The territory’s stock exchange has received a Distributed Ledger Technology (DLT) Licence, making it fully compliant to the nine-point guidelines instituted by the government in January earlier this year. These demand effective corporate governance, operating with honesty and integrity, and that appropriate security protocols must be followed to name a few of the measures.
According to reports, GBX was expected to present its business plan to members of the watchdog in person to prove each of these requirements would be met.
The accompanying press release for the license claims that the Gibraltar Stock Exchange is the sole stock exchange to maintain a regulated cryptocurrency trading platform.
As well as operating as an exchange, GBX allows selected startups to launch their ICOs on its platform. To be considered, they must adhere to tight guidelines and employ an authorized sponsor to ensure these rules remain unbroken. London-based Coinfloor was the first project to be accepted, followed by cryptocurrency comparison service Covesting.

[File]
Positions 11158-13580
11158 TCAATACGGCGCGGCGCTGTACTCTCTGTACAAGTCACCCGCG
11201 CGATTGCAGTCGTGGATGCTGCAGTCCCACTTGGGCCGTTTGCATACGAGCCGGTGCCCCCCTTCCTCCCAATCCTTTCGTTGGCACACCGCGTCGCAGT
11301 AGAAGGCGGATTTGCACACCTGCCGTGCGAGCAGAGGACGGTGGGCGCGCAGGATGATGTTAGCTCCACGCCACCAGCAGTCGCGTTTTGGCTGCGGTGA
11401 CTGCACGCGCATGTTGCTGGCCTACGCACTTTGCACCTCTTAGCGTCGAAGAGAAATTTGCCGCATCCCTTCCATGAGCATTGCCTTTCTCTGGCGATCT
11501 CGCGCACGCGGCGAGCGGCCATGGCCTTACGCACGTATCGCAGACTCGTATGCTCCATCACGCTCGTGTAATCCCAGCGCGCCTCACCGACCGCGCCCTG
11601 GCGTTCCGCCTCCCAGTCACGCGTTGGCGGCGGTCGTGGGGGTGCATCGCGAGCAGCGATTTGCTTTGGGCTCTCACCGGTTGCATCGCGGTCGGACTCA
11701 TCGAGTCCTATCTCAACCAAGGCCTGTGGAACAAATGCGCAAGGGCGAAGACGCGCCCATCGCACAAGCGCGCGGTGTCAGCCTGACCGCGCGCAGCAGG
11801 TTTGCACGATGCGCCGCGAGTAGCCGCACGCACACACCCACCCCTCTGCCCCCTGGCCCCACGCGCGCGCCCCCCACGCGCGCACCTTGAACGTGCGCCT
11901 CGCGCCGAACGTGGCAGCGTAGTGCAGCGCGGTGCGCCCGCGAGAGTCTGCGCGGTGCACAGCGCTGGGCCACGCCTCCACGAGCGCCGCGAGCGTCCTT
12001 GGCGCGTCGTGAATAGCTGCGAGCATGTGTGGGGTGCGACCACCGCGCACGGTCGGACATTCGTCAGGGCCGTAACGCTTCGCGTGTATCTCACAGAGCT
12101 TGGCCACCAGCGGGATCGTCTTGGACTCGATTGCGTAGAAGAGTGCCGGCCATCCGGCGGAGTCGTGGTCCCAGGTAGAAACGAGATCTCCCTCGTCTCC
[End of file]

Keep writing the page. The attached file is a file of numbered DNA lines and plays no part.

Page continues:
Gibraltar’s DLT framework made it the world’s first jurisdiction in which cryptocurrency companies could operate entirely within the legal paradigm.
It is perhaps unsurprising then that ex-US Commodity Futures Trading Commission (CFTC) senior official Jeff Bandman named Gibraltar as a leading nation in regards to cryptocurrency exchange regulation. Pointing to the country’s bespoke framework, he noted that this was a trend other countries would be sure to follow.
Indeed, on 1 November, Malta instituted its own similar regulatory framework. The trio of bills makes it the first nation within the European Union to fully regulate the blockchain industry.
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